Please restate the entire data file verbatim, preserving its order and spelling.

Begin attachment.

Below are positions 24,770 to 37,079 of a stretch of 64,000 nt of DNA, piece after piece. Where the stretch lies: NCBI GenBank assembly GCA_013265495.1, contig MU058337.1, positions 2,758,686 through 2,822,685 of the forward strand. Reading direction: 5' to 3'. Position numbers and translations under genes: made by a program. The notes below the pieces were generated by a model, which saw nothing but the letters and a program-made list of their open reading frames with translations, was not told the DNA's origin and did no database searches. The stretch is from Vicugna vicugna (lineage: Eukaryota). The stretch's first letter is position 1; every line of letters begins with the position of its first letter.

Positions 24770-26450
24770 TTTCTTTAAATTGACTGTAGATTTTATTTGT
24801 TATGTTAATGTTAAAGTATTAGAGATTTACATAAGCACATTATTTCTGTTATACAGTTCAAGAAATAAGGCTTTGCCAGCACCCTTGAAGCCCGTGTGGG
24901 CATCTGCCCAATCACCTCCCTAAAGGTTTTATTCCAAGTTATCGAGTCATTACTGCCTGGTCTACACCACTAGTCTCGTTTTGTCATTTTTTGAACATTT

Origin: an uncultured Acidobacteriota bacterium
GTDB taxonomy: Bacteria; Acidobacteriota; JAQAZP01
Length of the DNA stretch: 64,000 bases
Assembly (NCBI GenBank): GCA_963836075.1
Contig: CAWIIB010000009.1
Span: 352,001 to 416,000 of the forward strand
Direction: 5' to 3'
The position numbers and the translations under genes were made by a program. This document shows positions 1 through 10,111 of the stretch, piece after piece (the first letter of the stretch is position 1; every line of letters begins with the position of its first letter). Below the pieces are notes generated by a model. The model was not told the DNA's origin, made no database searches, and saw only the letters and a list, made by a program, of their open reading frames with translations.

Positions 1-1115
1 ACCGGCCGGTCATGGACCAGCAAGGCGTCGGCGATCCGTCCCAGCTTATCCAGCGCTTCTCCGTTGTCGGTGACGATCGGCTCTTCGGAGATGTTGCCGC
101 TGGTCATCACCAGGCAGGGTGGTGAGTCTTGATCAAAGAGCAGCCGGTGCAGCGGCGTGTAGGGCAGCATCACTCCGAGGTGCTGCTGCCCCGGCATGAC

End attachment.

Below are positions 24,770 to 37,079 of a stretch of 64,000 nt of DNA, piece after piece. Where the stretch lies: NCBI GenBank assembly GCA_013265495.1, contig MU058337.1, positions 2,758,686 through 2,822,685 of the forward strand. Reading direction: 5' to 3'. Position numbers and translations under genes: made by a program. The notes below the pieces were generated by a model, which saw nothing but the letters and a program-made list of their open reading frames with translations, was not told the DNA's origin and did no database searches. The stretch is from Vicugna vicugna (lineage: Eukaryota). The stretch's first letter is position 1; every line of letters begins with the position of its first letter.

Positions 24770-26450
24770 TTTCTTTAAATTGACTGTAGATTTTATTTGT
24801 TATGTTAATGTTAAAGTATTAGAGATTTACATAAGCACATTATTTCTGTTATACAGTTCAAGAAATAAGGCTTTGCCAGCACCCTTGAAGCCCGTGTGGG
24901 CATCTGCCCAATCACCTCCCTAAAGGTTTTATTCCAAGTTATCGAGTCATTACTGCCTGGTCTACACCACTAGTCTCGTTTTGTCATTTTTTGAACATTT

Origin: an uncultured Acidobacteriota bacterium
GTDB taxonomy: Bacteria; Acidobacteriota; JAQAZP01
Length of the DNA stretch: 64,000 bases
Assembly (NCBI GenBank): GCA_963836075.1
Contig: CAWIIB010000009.1
Span: 352,001 to 416,000 of the forward strand
Direction: 5' to 3'
The position numbers and the translations under genes were made by a program. This document shows positions 1 through 10,111 of the stretch, piece after piece (the first letter of the stretch is position 1; every line of letters begins with the position of its first letter). Below the pieces are notes generated by a model. The model was not told the DNA's origin, made no database searches, and saw only the letters and a list, made by a program, of their open reading frames with translations.

Positions 1-1115
1 ACCGGCCGGTCATGGACCAGCAAGGCGTCGGCGATCCGTCCCAGCTTATCCAGCGCTTCTCCGTTGTCGGTGACGATCGGCTCTTCGGAGATGTTGCCGC
101 TGGTCATCACCAGGCAGGGTGGTGAGTCTTGATCAAAGAGCAGCCGGTGCAGCGGCGTGTAGGGCAGCATCACTCCGAGGTGCTGCTGCCCCGGCATGAC